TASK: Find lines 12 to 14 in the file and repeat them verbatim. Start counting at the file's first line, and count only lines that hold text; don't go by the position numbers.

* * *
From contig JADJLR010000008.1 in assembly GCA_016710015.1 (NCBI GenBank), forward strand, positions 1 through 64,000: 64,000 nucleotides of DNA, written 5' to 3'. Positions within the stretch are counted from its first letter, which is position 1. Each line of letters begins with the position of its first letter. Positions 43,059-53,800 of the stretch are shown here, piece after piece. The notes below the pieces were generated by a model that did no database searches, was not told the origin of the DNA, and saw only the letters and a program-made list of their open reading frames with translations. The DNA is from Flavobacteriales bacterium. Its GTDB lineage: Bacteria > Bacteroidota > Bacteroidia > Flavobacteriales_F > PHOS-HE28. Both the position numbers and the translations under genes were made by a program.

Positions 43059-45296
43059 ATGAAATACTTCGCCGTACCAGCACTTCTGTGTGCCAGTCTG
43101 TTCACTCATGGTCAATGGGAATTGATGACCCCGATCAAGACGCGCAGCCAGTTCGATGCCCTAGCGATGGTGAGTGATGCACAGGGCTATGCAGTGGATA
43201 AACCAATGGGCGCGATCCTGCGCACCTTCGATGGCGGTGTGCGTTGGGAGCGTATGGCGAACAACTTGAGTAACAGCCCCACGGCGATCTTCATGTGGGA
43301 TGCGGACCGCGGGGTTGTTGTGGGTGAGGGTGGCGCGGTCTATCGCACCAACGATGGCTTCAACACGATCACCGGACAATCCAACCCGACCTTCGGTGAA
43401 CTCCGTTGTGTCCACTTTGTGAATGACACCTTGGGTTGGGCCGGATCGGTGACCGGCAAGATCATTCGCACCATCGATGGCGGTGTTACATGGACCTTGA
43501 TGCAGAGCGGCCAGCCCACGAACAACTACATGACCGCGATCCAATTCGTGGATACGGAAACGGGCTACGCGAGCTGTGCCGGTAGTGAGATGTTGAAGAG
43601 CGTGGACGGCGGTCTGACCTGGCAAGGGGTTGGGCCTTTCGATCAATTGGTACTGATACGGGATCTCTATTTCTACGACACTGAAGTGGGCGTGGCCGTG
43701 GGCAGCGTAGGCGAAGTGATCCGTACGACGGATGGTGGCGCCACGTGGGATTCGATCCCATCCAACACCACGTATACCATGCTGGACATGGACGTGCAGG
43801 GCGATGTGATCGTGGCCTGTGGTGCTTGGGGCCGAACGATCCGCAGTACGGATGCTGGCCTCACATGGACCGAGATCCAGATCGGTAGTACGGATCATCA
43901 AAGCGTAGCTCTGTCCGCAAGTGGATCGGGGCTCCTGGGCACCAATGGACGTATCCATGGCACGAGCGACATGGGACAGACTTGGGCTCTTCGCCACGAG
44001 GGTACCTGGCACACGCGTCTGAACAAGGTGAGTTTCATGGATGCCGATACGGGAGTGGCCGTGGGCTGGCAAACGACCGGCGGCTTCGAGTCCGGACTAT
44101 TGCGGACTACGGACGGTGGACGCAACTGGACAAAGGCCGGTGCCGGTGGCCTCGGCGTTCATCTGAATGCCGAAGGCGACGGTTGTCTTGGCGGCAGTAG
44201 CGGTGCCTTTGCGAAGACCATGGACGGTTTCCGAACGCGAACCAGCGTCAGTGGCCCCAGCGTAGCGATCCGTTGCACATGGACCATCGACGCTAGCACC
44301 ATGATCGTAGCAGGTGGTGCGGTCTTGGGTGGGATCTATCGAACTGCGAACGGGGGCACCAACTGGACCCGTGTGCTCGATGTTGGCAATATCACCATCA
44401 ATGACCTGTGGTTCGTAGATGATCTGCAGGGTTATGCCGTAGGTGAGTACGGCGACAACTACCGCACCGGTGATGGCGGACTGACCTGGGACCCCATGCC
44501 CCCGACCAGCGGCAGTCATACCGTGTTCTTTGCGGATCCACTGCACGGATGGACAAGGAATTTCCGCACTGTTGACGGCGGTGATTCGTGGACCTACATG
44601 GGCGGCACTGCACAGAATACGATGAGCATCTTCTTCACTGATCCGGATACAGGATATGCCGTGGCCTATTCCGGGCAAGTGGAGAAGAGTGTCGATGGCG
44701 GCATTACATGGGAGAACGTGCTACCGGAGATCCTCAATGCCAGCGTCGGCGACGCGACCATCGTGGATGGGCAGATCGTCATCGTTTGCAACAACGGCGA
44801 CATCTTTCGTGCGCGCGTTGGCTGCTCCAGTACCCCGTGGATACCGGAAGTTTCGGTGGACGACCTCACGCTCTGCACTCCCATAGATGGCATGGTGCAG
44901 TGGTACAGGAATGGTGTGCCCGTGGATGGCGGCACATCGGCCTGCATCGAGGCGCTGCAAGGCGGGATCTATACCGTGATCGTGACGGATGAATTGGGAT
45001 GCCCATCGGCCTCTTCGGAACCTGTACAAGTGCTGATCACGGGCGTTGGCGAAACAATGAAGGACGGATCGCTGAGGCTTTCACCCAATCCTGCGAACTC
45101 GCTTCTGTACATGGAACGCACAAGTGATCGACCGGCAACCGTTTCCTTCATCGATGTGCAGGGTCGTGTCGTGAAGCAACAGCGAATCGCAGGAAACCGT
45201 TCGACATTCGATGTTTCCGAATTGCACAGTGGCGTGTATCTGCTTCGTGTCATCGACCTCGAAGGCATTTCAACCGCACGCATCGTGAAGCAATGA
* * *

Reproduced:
43901 AAGCGTAGCTCTGTCCGCAAGTGGATCGGGGCTCCTGGGCACCAATGGACGTATCCATGGCACGAGCGACATGGGACAGACTTGGGCTCTTCGCCACGAG
44001 GGTACCTGGCACACGCGTCTGAACAAGGTGAGTTTCATGGATGCCGATACGGGAGTGGCCGTGGGCTGGCAAACGACCGGCGGCTTCGAGTCCGGACTAT
44101 TGCGGACTACGGACGGTGGACGCAACTGGACAAAGGCCGGTGCCGGTGGCCTCGGCGTTCATCTGAATGCCGAAGGCGACGGTTGTCTTGGCGGCAGTAG